Teaching in Istanbul is an unforgettable experience. From the moment I arrived, Istanbul drew me in and awakened my senses. I loved the sound of the muezzin’s call to prayer. I reached the point where the afternoon felt long if I hadn’t already heard it. The mixture of Byzantine, Genoese, Ottoman and Turkish architecture is stunning, with minarets and towers piercing the sky. The flowers and designs inside of mosques and palaces curled around each other to make the most beautiful shapes and patterns. Shopping in the market provided a flurry of mouth-watering expectation. The shopkeepers had a variety of green and black olives, pale cheeses unique to Turkey, sausages, fresh figs bursting with juice, and bulbous red pomegranates. The mounds of spices sent mixtures of rich scents wafting through the air while their colors mesmerized my eyes. I loved to touch the soft silk scarves, the smooth cool ceramics and worn, thick kilim rugs.
It’s amazing to be immersed in such a rich culture- to live and teach in Istanbul. The people were unbelievably friendly and hospitable too.
I had two different jobs in teaching in Istanbul, both of them were in kindergartens. The teachers in the other grades in my schools also had TEFL certificates. In some of the other schools I’ve looked at, teachers for higher grades need a credential valid in their own country while the kindergarten teachers don’t.
I found the first school through a recruiter online. My interview was on Skype with a man in a big empty office in a big black chair. His main question was, “so, you like kids?” When the interview seems too easy or too good to be true, likely it is. So be sure to ask plenty of questions and do some internet research to be sure the school is legitimate. It’s a good idea to ask to talk to some current teachers at the school as well. After the interview, I got the job, which I think nearly anyone would. I was paid next to nothing, but I was ok with it because I wanted to move to Turkey so badly.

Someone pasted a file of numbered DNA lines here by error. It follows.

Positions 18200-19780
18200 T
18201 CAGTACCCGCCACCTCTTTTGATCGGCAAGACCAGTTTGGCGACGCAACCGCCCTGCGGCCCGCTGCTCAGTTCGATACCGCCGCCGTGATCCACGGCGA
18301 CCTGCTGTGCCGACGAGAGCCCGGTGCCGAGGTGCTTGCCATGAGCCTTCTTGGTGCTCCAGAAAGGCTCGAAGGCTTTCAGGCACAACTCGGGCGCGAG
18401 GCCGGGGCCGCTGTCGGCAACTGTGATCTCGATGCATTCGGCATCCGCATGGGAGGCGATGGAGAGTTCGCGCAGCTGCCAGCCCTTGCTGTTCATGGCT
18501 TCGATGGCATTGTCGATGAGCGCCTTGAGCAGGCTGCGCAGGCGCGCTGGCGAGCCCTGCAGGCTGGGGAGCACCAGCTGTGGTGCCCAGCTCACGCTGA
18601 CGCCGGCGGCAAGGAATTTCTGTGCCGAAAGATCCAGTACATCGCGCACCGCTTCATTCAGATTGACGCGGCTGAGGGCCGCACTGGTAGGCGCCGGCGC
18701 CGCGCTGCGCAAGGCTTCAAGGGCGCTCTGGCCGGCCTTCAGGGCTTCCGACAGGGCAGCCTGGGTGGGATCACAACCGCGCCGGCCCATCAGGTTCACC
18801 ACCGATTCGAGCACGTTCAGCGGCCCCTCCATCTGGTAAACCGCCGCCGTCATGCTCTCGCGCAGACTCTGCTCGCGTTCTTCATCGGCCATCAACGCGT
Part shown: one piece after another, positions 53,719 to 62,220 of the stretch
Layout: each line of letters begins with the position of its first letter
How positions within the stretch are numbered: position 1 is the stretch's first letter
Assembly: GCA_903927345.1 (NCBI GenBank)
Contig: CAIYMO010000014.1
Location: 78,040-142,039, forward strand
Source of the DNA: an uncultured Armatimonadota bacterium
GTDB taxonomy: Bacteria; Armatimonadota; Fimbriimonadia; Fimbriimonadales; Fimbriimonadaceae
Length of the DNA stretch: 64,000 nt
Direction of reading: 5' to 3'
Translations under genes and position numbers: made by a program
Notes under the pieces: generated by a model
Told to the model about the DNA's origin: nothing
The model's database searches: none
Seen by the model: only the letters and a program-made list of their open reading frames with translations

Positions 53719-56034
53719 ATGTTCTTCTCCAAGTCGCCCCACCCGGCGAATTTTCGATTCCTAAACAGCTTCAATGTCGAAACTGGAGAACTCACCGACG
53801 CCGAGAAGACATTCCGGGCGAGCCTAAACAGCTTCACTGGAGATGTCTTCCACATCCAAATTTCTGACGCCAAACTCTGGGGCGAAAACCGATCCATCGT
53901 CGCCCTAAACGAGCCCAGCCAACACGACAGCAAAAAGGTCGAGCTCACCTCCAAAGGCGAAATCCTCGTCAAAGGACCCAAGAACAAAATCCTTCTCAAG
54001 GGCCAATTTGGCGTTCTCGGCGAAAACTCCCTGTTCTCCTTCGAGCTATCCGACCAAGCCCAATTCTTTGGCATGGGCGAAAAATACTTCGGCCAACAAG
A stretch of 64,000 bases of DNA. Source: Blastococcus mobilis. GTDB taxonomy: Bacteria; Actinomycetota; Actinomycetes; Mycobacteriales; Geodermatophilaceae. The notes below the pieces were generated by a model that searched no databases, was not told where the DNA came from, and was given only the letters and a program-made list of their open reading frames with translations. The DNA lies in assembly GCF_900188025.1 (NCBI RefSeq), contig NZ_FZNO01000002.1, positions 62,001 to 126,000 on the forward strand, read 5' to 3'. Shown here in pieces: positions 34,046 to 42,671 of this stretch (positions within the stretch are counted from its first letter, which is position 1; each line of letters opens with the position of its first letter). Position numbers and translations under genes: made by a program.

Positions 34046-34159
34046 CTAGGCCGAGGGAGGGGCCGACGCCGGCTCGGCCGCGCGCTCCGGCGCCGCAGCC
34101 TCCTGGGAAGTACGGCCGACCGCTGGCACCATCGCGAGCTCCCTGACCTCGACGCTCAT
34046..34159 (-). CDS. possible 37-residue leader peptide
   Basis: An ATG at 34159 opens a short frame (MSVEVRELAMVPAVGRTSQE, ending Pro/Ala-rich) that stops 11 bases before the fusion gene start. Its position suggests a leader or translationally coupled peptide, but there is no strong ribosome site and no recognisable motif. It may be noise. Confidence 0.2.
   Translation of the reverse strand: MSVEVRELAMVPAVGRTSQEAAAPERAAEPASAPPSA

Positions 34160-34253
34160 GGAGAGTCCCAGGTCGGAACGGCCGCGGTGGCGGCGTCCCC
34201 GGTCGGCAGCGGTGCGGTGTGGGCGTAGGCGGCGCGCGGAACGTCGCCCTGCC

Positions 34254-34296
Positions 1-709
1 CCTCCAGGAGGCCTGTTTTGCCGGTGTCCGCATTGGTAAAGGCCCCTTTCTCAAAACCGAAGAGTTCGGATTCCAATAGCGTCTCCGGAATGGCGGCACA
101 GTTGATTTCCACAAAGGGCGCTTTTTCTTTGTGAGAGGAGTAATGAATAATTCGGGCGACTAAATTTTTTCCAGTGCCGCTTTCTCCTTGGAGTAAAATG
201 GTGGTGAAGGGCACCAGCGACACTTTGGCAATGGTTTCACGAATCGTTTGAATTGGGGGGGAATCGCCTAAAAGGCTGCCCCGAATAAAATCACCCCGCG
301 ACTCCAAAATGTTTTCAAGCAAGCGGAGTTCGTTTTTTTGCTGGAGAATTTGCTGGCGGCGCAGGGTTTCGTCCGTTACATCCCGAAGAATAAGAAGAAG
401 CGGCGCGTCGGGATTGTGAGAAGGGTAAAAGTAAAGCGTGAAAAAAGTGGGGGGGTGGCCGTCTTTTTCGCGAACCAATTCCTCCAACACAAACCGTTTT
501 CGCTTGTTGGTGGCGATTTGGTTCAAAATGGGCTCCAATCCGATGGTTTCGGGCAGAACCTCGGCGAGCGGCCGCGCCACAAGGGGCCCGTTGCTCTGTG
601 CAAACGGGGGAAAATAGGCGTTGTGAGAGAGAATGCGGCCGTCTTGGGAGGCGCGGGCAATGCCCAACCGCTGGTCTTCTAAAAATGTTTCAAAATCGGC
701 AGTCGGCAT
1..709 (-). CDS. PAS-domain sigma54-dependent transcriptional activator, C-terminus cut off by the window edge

In my first job teaching in Istanbul, I worked with one local co-lead teacher. She was a wonderful Turkish woman with a face like stone when the children crossed her. But she also had a bubbly laugh and lots of hugs, kisses and winks for them when they behaved nicely. We had one assistant who came in to help during sessions when there was only one lead teacher. I worked with the children during meals, breakfast and lunch, which I was welcome to eat too. I also helped during play time in the morning with my co-teacher. I had one serious study time with the students in the afternoon. The school was new and so we helped with developing the curriculum. I had 5 scheduled periods each day and usually left school around 2 or 3. It was a plush position.
My next job was much more serious. I had to go to the school 3 times for an interview, an observation, and a demo lesson before I got the job. They paid much better to reflect the coming increase in work. Again I had one local co-lead teacher. She was less jovial and more outcome-driven. We had our kindergarteners all day long. We taught using a content and language integrated learning approach; all of our topics from “knowledge and understanding of the world” to literacy to science were in English. We were at school from 8 to 5. The students left earlier, but then we had time to work, making lesson plans and new worksheets and completing other tasks related to teaching. We changed the classroom materials regularly and met often for the principal to explain what we would teach each week. There were lots of classes for each level so we could trade ideas and worksheets with the other teachers as well.
I lived in three different apartments during my two years teaching in Istanbul. The first two I had to find myself. Two of the other teachers working for the same recruiter I used found the first apartment on AirBnB. I thought it would be a good idea to share with some other teachers. I agreed to the smallest and cheapest room. When I arrived, I found out it was the size of a closet. I could literally touch all 4 walls while lying on the bed, which was the only furniture in the room. I shared the one bathroom, kitchen and LARGE Turkish-family sized living room with the two other teachers. It was nice living in a building with mostly local residents. I learned a lot from my Turkish neighbours across the hall, like the phrase “elenize sağlık,” meaning ‘health to your hands.’ This is a nice way to thank and simultaneously compliment someone on their cooking.